Triumph of the Evil Genius?

We don’t have a national emergency.  We soon will, because that’s exactly what Trump has planned. It’s all part of a grand scheme that just might work. Consider the developments to date. 

First, Trump has been conducting rallies all over the United States for the past two years, emphasizing the dangers of immigration and the need for the wall, to the point that now 87% of all Republicans believe it’s necessary.  The facts that show it’s unnecessary, wasteful, and counterproductive don’t matter to the success of the Evil Genius’s plan. All that matters is that the overwhelming majority of Republicans believe that immigrants are an immediate threat to the U.S. and that the wall must be built.  That means that very few Republicans in Congress can afford to oppose Trump.

The Democrats have discovered that Trump isn’t interesting in bargaining or compromise.  But their problem is that their base is composed of minorities, educated white women, and some liberal white males, all of whom are vitally interested in civil and gender rights and environmental protection.  The Trump administration has stepped up deportations to an all-time high and has been attempting to cut back the rights of immigrants, legal and illegal, to remove civil rights protections, to make voter registration and voting more difficult for the poor and disadvantaged, and to nullify environmental protections which benefit largely the poorer segments of society.  Given the Trump administration’s record in these issues, they rightly fear that any compromise will just enhance Trump’s power. Also, if they give in on the wall funding, then Trump will spend the next two years tweeting that “even the Democrats knew I was right.  They funded the wall.”  

Second, Trump has no intention of allowing Congress to reach a compromise on the wall issue.  When the Congressional leadership reached an agreement on $1.6 billion on border security, a number Trump said he’d approve, once the bill was passed, Trump rejected it.  Vice President Pence then said Trump would go for $2.5 billion, and the leadership started to put together that bill, when Trump then declared that wasn’t acceptable.  Now, Trump is demanded $5.7 billion for the wall.  But he’s also saying that it’s “up to the parties.”   He’s positioning himself so that neither side can politically afford to compromise, and when everything breaks down, he can claim that the system has failed and he needs emergency powers.

While not all of the federal government is shut down, Homeland Security cannot pay its employees, and they’re a large element of border and transportation security.  The now unpaid TSA agents are already calling in “sick” in high numbers, and since they’re certainly among the 80% of Americans who live paycheck to paycheck, this problem will worsen, as will the stress and strain among the other near-million or so federal employees not being paid.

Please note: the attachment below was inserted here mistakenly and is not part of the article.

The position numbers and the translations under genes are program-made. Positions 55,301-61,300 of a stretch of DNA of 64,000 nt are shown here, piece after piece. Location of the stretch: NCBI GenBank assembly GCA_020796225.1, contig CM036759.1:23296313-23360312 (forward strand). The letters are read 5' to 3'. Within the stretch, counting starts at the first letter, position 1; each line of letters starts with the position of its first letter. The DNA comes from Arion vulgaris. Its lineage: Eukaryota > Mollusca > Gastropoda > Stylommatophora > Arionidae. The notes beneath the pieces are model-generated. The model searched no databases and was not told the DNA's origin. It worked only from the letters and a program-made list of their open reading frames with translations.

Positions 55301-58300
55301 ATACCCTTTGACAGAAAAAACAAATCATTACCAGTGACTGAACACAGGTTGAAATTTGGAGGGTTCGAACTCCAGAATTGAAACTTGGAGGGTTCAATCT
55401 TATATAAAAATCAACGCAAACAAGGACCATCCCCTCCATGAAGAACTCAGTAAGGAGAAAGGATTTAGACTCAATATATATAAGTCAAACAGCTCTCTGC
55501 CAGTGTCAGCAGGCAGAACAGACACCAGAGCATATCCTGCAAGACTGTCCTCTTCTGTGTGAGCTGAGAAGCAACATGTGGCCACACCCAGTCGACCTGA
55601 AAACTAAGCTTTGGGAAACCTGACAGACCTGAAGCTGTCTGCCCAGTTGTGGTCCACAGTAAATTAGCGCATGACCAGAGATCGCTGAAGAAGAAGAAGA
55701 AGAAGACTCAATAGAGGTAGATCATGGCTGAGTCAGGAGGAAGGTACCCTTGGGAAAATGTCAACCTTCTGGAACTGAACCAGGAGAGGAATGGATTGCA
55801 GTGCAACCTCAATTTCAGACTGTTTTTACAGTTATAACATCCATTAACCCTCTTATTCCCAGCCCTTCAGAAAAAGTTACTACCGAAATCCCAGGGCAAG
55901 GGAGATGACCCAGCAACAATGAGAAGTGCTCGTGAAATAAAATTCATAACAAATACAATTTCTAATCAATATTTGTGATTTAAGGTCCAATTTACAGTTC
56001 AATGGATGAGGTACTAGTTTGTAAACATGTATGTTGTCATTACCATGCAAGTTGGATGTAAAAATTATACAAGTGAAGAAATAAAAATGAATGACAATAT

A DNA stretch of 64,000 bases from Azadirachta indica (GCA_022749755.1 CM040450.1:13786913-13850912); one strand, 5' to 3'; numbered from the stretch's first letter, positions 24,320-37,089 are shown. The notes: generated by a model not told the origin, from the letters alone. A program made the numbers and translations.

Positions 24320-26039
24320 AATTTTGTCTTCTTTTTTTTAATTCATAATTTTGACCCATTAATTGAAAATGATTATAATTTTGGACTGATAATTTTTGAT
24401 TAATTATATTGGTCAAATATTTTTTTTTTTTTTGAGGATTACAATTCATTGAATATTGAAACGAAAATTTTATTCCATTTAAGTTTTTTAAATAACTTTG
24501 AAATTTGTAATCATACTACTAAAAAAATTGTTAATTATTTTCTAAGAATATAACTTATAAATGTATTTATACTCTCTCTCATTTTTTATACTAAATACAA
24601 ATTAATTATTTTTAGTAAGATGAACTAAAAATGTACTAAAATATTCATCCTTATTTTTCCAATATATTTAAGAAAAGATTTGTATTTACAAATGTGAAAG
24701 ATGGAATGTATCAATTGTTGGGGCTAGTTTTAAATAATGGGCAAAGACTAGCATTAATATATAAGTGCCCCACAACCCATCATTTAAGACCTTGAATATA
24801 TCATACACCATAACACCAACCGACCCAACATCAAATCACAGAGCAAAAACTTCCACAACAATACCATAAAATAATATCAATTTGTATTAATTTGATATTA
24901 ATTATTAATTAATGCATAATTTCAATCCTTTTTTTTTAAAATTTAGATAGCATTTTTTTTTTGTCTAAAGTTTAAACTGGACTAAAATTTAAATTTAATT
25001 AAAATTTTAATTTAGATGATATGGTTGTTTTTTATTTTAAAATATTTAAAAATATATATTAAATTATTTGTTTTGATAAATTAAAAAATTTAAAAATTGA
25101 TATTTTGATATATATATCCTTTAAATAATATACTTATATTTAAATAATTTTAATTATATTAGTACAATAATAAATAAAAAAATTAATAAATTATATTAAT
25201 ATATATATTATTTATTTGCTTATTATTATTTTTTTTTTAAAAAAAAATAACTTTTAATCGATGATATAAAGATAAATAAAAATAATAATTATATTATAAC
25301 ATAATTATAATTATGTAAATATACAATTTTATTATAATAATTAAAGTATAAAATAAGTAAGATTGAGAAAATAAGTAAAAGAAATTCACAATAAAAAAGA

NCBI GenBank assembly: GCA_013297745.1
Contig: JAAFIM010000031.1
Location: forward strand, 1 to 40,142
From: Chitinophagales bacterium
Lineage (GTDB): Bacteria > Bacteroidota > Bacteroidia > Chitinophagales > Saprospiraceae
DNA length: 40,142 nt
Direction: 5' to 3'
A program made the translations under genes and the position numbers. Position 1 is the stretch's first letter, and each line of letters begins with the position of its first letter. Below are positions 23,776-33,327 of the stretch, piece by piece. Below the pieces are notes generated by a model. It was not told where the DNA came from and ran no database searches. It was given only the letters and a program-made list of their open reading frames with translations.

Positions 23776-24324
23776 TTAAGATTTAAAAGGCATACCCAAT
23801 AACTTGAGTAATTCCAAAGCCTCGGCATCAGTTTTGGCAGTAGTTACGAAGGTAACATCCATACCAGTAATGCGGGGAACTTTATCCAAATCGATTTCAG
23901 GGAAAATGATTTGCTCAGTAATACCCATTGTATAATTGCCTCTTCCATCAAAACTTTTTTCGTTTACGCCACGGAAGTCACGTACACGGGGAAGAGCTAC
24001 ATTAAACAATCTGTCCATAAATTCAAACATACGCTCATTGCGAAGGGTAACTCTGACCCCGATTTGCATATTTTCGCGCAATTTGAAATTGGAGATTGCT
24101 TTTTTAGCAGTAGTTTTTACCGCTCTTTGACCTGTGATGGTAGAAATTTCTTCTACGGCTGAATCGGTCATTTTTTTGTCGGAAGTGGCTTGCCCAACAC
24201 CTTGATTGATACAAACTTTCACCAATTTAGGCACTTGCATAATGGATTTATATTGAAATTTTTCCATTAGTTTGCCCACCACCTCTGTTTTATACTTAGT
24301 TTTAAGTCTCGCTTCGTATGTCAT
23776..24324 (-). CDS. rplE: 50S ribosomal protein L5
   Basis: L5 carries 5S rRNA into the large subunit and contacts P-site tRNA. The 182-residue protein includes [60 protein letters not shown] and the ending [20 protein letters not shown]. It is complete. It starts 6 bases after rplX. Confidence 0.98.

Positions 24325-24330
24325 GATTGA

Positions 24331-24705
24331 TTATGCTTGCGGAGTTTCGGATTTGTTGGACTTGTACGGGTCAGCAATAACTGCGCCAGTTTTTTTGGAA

As a result, sooner or later there will be some sort of border of immigration incident.  Trump will use that incident to point out the failure of Congress to address this “vital national security issue,” ignoring the fact that he’s the one who created the issue, and will push for a national state of emergency.  If that doesn’t do it, the next incident will.

Sooner or later, as the Trump administration tightens controls and increases deportations, including the child-age legal citizens of illegal immigrants [which reportedly has already begun to happen], there will be demonstrations against the administration.  The administration will claim that the demonstrations are fomented by foreign agents [as they have already claimed at times] and will restrict civil rights more.  The actual process will take longer and have more steps, but the result will be the same.

In short, if Congress refuses to act with veto-proof legislation, Trump will continue to fan the flames until he gains full emergency powers over government.

Don’t tell me It Can’t Happen Here.  It is happening.  The only question is whether we do something about it and demand our legislators cut Trump out of government funding, which they can do.

20 thoughts on “Triumph of the Evil Genius?”

  1. JerryChops says:

    Well that’s not a pretty picture. Sadly I expect Trump to have little opposition from the younger folks. Talking politics with my generation (I’m 23) is pretty binary: Those with little or no higher education are hard Trump supporters; those with substantial higher education (or STEM students in general) oppose Trump.

    1. Tim Twineham says:

      We have a similar perceived binary division in the UK over BreXit: one side claims that all people who voted to leave are under-educated, under-informed or old.

      Actually that is not correct but the press like it.

  2. Tom says:

    “… veto-proof legislation,…” on what?

    If “we” take to the streets and invade the offices of the legislators – what should our rallying banner be?

    “Trump Out” would be as ineffectual as “Impeach Trump”.

    What would get across to the Congress that to “Make America Great Again” they should ensure that all their decisions do indeed put “America First” and not “Me First”!

    So what can we all agree on if not our national integrity?

  3. R. Hamilton says:

    Immigrants aren’t a threat.

    _Illegal_ immigrants _are_ a threat, since we don’t know who they are, what their backgrounds are, what unfamiliar diseases they carry, etc. They’re also a threat to the rule of law, which simply ignoring their invasion undermines. And they’d be a threat if the law was abolished and the borders thrown wide open, because we’d have every poor or persecuted person on the planet that could make it here, coming here, as well as whatever fugitives, criminals, or terrorists wanted to join the mob (yes, we do have all three among illegals already, even if in small percentage; but a small percentage of a huge number is still a large number).